Index funds are popular among investors who prefer passive investing. However, there are also many reasons why many other investors avoid index funds.
Lack of Downside Guard
The stock market has proven to be a great investment in the longer run, but over the years it has had its fair share of turbulence and disadvantages. Investing in an index fund such as one that tracks the S&P 500 will give you the upside when the market is doing well.
On the other hand, it also leaves you completely vulnerable to the downside. You can choose to hedge your exposure to the index by shorting the index, or buying a put against the index, but because these move in the exact opposite direction of each other, using them together could defeat the purpose of investing.
Lack of Reaction
Sometimes apparent mispricing can take place in the market. If there’s one company in the internet sector that has a unique benefit and all other internet company stock prices move up in sympathy, they may become overvalued as a group.
The opposite can also occur. One company may have disastrous results that are unique to that company, but it may take down the stock prices of all companies in its sector. That sector may be a compelling value, but in broader market value weighted index, exposure to that sector will actually be diminished instead of increased.
No Control over Holdings
Indexes are set portfolios. If one investor buys an index fund, he or she has no control over the individual holdings in the portfolio. You may have specific companies that you like and want to own such as a favorite bank or food company that you have researched and want to buy.
In a similar manner, you may have experienced that lead you to believe that one company is better than another. At the same time, you have negative feelings toward other companies for moral or other reasons.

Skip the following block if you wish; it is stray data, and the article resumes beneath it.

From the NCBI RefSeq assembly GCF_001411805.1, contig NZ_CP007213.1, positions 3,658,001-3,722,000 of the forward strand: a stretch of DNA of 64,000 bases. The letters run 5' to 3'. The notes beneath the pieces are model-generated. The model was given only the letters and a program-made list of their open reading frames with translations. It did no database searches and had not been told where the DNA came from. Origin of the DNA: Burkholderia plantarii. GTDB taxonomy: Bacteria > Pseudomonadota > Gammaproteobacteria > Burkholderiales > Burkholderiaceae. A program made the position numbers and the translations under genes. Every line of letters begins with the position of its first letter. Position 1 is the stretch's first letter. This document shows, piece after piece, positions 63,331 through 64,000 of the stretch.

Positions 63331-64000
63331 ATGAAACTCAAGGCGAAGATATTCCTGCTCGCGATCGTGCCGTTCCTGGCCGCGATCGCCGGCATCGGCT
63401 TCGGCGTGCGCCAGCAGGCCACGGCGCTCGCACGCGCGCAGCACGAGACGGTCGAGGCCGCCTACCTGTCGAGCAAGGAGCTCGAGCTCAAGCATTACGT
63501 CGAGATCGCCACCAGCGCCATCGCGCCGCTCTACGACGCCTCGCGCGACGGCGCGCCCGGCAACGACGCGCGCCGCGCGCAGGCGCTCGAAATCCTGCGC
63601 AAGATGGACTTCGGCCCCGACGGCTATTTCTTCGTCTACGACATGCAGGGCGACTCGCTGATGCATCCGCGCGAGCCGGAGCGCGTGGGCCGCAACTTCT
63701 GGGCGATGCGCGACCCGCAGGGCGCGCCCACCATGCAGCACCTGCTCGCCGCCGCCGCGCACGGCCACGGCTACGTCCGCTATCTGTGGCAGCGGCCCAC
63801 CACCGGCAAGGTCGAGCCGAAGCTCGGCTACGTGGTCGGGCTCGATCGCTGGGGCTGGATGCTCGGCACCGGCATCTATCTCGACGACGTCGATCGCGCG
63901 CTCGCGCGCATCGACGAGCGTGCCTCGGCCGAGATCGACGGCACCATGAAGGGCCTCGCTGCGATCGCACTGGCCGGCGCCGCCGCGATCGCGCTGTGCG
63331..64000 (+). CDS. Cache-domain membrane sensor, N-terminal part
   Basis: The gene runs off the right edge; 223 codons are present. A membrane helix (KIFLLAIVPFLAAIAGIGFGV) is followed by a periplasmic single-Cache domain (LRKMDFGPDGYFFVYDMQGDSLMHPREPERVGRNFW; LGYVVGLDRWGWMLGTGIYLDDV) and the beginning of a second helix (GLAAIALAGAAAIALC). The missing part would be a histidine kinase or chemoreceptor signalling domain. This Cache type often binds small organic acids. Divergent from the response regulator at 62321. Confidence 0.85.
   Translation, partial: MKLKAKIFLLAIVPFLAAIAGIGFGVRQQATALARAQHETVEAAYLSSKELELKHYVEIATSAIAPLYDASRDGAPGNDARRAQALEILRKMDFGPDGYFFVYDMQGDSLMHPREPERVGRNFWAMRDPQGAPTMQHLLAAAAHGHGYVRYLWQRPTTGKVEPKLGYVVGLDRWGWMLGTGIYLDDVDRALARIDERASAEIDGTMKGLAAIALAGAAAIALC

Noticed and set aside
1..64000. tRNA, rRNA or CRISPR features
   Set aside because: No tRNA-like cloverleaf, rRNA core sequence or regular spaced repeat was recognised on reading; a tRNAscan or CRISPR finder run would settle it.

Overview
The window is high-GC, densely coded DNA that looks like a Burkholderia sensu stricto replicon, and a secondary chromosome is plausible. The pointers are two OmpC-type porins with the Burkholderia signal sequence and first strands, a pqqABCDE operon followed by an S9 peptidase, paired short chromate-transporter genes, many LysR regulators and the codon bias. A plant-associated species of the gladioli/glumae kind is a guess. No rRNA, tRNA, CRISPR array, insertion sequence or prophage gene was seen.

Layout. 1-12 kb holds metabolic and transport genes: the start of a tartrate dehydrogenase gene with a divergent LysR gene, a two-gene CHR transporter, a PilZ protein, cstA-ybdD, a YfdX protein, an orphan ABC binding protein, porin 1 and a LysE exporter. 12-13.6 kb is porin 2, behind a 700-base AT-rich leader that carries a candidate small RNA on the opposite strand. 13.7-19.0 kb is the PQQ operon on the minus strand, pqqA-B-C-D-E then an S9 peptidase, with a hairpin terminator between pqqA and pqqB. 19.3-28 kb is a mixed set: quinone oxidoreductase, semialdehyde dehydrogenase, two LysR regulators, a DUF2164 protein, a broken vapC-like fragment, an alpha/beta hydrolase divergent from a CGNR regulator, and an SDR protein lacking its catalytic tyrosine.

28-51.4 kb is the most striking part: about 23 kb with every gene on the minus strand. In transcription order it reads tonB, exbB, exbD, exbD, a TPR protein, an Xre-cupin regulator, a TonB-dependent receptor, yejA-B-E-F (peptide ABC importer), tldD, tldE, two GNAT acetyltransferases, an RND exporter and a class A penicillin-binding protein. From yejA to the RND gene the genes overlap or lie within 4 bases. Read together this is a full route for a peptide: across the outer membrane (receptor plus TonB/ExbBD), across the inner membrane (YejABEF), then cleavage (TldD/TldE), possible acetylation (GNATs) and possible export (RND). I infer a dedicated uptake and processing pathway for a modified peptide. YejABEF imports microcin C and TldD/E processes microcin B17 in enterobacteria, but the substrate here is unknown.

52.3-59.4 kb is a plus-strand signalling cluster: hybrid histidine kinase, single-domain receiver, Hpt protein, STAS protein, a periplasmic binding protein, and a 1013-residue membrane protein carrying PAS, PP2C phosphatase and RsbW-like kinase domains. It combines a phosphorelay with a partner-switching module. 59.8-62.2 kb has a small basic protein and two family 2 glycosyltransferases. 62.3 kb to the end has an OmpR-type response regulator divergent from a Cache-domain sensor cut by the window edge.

Your portfolio can be augmented by adding specific stocks you like but the components of an index portion are out of your hands.
Limited Exposure to Different Strategies
There are countless strategies that investors have used with success. Unfortunately, purchasing an index of the market may not give you access to a lot of these good ideas and strategies.
Investing strategies can, at times, be combined to provide investors with better risk-adjusted returns. Index investing will give you diversification, but that can also be achieved with as few as 30 stocks, rather than 500 stocks that the S&P 500 index would track.
Inadequate Personal Satisfaction
Lastly, investing can be worrying and stressful, particularly during times of market turmoil. Choosing specific stocks may leave you constantly checking quotes and can keep you awake at night. However, these situations will not be averted by investing in an index.
You can still find yourself always checking on how the market is going and being worried ill about the current or prevailing economic landscape.
On top of all of these, you will generally lose the satisfaction of making good investments and being successful with your money.